Decided April 17, 1918.
1. — Stock Law — City Charter and Ordinance — Commissioners Court.
Where the Commissioners Court ordered an election to vote upon the question of the stock law and the record showed on appeal that the justice precinct in which said election was held included a part of the City of Dallas, but no election was held therein, as no provision had been made whereby such election could have been held, the conviction for a violation of such stock law could not be sustained, inasmuch as the city had the right to order such an election, and there was no authority in the Commissioners Court to order such election. Following Reuter v. State, 43 Tex.Crim. Rep..
2. — Same — Right of Electors to Vote at Election — Stock Law — Local Option.
Even if the election could have been held, the voters could not be deprived either directly or indirectly of their right to vote upon the question submitted in the election, where it affected their territory.
Appeal from the County Court of Dallas at Law. Tried below before the Hon. T.A. Work.
Appeal from a conviction of a violation of the stock law; penalty, a fine of five dollars.
The opinion states the case.
No brief on file for appellant.
E.B. Hendricks, Assistant Attorney General, for the State. — On question of validity of stock law: Neuvar v. State, 72 Tex. Crim. 410.
This case, briefly stated, shows that appellant was convicted of violating the local option stock law. In substance, the record shows that an election was held in what is denominated justice precinct No. 7 of Dallas County. This territory included, among other things, a part of the City of Dallas known as Oak Cliff. It is also shown that the law was put into operation covering this particular portion of precinct No. 7. It is also shown that no election was held in Oak Cliff, and no provision was made whereby an election could be held in said territory. It is also shown that the voters in territory lying outside of Oak Cliff did all the voting, and by their vote the local option stock law was carried. The voters of Oak Cliff had no opportunity to vote, no presiding officer was appointed, and in fact no election was held in any voting precinct in Oak Cliff or in that part of the City of Dallas. It is conceded that Oak Cliff is a portion of the City of Dallas, coming within its charter provision, and is controlled by the special charter granted the City of Dallas by the Act of the Thirtieth Legislature. This special charter granted the City of Dallas gives the City of Dallas control of public grounds, and power to regulate and prohibit the running at large of horses, mules, cattle, sheep, swine, goats, geese and pigeons, and to authorize the distraining, impounding and sale of the same for the cost of the proceedings and the penalty incurred, and to order their destruction when they can not be sold, and to impose penalties upon the owners thereof for the violation of any ordinances regulating or prohibiting the same.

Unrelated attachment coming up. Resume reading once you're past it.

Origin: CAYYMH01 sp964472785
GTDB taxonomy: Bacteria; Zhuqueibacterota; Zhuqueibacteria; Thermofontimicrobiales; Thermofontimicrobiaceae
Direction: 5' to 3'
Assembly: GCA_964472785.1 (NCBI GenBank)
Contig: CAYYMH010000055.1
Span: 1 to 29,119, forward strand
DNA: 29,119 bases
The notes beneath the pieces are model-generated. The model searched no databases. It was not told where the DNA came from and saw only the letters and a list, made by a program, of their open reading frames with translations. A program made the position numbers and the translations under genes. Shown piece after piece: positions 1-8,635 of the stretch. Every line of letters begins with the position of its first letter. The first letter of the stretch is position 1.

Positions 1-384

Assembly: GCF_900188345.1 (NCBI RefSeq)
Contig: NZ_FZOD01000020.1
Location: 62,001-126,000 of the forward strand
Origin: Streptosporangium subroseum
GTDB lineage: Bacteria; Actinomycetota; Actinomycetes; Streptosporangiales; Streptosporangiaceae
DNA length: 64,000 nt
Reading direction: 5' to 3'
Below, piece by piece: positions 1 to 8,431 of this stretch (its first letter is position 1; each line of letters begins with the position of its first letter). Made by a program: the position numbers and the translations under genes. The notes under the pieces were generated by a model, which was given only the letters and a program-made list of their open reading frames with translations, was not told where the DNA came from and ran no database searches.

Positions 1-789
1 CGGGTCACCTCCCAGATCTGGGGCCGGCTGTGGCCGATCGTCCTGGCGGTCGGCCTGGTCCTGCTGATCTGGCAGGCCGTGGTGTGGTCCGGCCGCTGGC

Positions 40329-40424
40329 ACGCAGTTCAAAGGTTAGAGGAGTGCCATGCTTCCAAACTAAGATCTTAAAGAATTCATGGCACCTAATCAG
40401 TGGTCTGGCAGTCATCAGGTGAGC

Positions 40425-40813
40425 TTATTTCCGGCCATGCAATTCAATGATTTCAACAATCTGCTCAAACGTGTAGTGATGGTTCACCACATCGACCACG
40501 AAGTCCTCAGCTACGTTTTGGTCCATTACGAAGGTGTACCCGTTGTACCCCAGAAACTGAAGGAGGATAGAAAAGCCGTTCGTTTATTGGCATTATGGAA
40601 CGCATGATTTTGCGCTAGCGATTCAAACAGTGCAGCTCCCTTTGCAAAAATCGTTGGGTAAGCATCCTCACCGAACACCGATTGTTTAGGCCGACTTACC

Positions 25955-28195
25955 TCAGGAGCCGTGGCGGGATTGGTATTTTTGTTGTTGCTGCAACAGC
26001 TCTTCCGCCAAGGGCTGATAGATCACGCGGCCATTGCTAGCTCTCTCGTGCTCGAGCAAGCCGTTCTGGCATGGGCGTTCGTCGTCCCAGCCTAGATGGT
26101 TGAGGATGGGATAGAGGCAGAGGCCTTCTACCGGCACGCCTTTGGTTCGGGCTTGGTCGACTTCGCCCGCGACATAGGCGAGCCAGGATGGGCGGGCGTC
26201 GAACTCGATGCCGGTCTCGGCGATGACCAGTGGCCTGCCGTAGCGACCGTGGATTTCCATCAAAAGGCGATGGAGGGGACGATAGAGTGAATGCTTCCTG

The questions, so far as this decision is concerned, raised by this record are two: first, that the Commissioners Court of Dallas County had no authority to order an election to prohibit the running at large of stock in the City of Dallas, and, second, that the voters of Oak Cliff, even if the election could be held, could not be deprived by the court either directly or indirectly, or by omission or commission, of their right to vote upon this law where it affected that part of precinct No. 7. Under local option laws the voters of all the territory to be affected by the operation of the law are entitled to vote, provided, of course, they be qualified voters, and there is nothing in the record to show that the voters of Oak Cliff are disqualified by reason of their residence or other reasons, and any attempt to place this local option law upon them without their right to participate in the election would be necessarily, under our law, vicious and illegal. It is deemed unnecessary to discuss such proposition. It it self-evident.
The other proposition, that is, a local option election may not be held in the City of Dallas, or any territory included within its municipal boundaries, was decided in Reuter's case, 43 Tex. Crim. 572. The Legislature gave the right and authority to the City of Dallas to control, regulate, restrain and prohibit the running at large of all stock within its corporate bounds as well as complete control of the streets and public grounds of that city. This would operate to prevent the county from invading the territory of the City of Dallas in attempting to exercise the authority shown by this local option election. While the State has the superior right to control these matters by grant of power, subordinate, of course, to the constitutional inhibition, yet the County Commissioners Court could have no authority to control the streets and matters of that sort within the corporate limits of Dallas. That has been confided by the Legislature to the City of Dallas, and the County Commissioners Court is not invested with authority to control the streets and granted powers to the city within the corporate limits of the City of Dallas. This matter underwent investigation in Reuter's case, supra. That case follows that of State v. Jones, 18 Tex. 874; Gonzales County v. Norwood, 79 Tex. 218, and Echols v. State, 12 Texas Crim. App., 615. An inspection of those cases will show they support the decision in the Reuter case, supra, and the same principle is here involved, and in fact practically it is the same proposition.
For the above reasons this judgment is reversed and the cause remanded.
Reversed and remanded.
PRENDERGAST, JUDGE, absent.